Last week, reports surfaced online claiming that Facebook was planning on evolving its Messenger into a platform. Last night at its F8 conference, the social giant opened up its chat app to third-party developers thereby letting them integrate their apps into the service. Also Read - WhatsApp announces rollout of end-to-end encrypted backups for Android, iOSAlso Read - Facebook launches Ray-Ban Stories smart glasses alongside new Facebook View app
So for example if you want to send a GIF to your friend, you can simply install the Giphy app, find the GIFs you want to send it without having to leave Messenger. If a friend sends you an image or video from one of these third-party apps and you don’t already have them installed, you’ll see an install link on them so you can download them right then and there. Also Read - WhatsApp multi-device for iPad users in the works, release expected soon
Facebook claims that nearly 40 apps have already been integrated from partners including ESPN, JibJab, Talking Tom, Bitmoji, ClipDis and Giphy among others. Facebook is also releasing its own set of apps for Messenger that includes Stickered, Selfied, and Shout. The company has started rolling out these app integrations via an update.
Additionally, Facebook also previewed Businesses on Messenger, which focuses on making it easier for users to interact with businesses. So in essence users will receive order confirmations, shipping updates, and even provide customer support via the app itself.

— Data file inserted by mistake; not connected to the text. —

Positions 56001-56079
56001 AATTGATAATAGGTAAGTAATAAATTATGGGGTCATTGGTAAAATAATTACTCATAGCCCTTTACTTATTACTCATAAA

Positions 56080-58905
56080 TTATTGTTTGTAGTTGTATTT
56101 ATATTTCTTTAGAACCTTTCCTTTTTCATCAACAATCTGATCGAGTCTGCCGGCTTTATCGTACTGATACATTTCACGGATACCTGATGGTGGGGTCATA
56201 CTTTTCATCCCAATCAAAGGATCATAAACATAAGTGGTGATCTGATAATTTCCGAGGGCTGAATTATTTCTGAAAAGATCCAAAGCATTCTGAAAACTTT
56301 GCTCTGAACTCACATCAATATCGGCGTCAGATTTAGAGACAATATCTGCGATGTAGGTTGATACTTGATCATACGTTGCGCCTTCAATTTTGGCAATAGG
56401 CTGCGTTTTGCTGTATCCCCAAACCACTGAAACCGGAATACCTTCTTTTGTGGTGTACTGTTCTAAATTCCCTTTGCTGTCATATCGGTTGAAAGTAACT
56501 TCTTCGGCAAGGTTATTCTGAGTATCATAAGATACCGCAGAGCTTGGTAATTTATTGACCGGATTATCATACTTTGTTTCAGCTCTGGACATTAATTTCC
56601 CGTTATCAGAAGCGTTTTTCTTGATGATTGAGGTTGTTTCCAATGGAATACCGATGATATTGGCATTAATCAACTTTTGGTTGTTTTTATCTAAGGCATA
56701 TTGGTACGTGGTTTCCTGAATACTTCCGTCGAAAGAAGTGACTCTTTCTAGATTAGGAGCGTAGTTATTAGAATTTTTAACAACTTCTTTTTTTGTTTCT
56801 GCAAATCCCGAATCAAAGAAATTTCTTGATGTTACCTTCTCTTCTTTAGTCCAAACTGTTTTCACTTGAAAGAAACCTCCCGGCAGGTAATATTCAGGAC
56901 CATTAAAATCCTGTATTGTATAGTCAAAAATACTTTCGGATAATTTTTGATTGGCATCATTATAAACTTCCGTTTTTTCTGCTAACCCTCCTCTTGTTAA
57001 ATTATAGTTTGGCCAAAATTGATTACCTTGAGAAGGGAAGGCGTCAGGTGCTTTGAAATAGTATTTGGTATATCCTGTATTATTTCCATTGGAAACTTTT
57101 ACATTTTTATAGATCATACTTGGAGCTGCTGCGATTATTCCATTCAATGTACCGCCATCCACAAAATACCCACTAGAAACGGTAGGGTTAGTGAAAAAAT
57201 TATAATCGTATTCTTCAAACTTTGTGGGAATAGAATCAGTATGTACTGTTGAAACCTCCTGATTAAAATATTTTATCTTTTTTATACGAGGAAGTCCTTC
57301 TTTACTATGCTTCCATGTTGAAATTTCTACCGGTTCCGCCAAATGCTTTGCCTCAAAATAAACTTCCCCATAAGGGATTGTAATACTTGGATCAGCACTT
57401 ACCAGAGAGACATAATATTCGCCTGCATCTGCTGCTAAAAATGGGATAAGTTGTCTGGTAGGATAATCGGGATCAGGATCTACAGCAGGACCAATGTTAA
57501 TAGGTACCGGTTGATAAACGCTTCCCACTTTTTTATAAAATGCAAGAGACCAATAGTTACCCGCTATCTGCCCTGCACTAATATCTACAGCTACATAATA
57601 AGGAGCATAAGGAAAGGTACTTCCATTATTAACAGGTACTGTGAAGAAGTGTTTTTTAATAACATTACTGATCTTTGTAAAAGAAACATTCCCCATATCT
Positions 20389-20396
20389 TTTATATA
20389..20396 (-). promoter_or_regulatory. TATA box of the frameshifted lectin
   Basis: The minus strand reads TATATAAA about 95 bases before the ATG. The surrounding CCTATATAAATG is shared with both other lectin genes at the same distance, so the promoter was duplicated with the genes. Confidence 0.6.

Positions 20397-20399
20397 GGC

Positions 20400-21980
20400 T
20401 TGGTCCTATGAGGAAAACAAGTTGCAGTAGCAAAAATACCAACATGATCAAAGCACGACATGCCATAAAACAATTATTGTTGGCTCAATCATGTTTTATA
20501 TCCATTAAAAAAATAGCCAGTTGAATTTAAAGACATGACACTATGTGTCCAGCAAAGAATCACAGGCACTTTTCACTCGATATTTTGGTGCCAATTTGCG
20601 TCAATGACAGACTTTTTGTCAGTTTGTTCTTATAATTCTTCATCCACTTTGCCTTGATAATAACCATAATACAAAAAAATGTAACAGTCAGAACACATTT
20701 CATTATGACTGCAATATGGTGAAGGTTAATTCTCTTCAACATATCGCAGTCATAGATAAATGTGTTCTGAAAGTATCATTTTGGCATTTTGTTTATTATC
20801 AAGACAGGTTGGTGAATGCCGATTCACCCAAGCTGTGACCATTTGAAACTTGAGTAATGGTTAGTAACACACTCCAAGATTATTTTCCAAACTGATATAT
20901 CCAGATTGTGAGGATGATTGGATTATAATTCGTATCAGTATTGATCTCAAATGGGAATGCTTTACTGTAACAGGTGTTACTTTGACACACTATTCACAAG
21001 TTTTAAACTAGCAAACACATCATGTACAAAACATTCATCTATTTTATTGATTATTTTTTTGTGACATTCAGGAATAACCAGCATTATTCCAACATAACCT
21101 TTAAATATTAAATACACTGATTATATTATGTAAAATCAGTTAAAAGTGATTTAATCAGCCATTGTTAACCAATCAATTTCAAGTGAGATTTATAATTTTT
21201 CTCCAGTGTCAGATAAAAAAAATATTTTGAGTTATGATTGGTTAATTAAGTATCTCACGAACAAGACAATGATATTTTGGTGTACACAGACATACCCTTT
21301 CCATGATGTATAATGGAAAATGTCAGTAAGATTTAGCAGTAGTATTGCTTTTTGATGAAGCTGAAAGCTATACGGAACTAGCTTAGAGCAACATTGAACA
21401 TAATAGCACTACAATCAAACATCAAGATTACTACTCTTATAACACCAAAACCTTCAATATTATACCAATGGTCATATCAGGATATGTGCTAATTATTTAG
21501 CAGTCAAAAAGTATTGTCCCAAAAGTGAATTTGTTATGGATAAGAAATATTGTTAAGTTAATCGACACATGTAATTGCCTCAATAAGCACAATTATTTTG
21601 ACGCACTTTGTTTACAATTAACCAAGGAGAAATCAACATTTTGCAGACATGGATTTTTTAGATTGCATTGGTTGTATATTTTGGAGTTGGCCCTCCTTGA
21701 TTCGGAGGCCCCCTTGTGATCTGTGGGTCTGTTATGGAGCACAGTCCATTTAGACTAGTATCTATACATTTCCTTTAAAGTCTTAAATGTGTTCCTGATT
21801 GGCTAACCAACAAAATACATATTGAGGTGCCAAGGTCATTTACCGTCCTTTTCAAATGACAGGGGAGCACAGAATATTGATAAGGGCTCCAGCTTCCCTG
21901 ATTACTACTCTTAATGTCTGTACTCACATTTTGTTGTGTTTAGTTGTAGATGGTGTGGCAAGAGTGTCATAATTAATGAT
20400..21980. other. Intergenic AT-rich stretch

Facebook split Messenger from its native app last year, and the reason mentioned was that it would be easier to introduce new features on a separate platform. A few months down the line the reasons behind the split are clear. It has recently been rolling out various new features on Messenger that includes sending stickers, sharing videos, making phone calls, and more recently sending money to friends as well. The idea is that users, particularly young users, are looking for more features than simple messaging from these apps.
Facebook is clearly working towards making Messenger a Western version of popular chat platforms like Line and WeChat among others. The latter have created massive platforms that boast gaming, and m-commerce over the chat app. These apps have also connected companies/brands to their customers, and it s easy to see that Facebook is borrowing features from the same playbook.
Facebook s Messenger has more than 600 million monthly active users. It crossed the 500 million mark in November last year, so in essence it has garnered 100 million users in just four months. It is also fast catching up with the Facebook-owned WhatsApp, which had passed the 700 million users mark earlier this year.
To put Messenger s userbase into perspective, at last count WeChat had crossed 468 million users, Instagram had over 300 million users, Viber had over 236 million users, and Line had over 181 million users. However most of these services do not reveal the number of monthly active users, and instead reveal the number of registered users.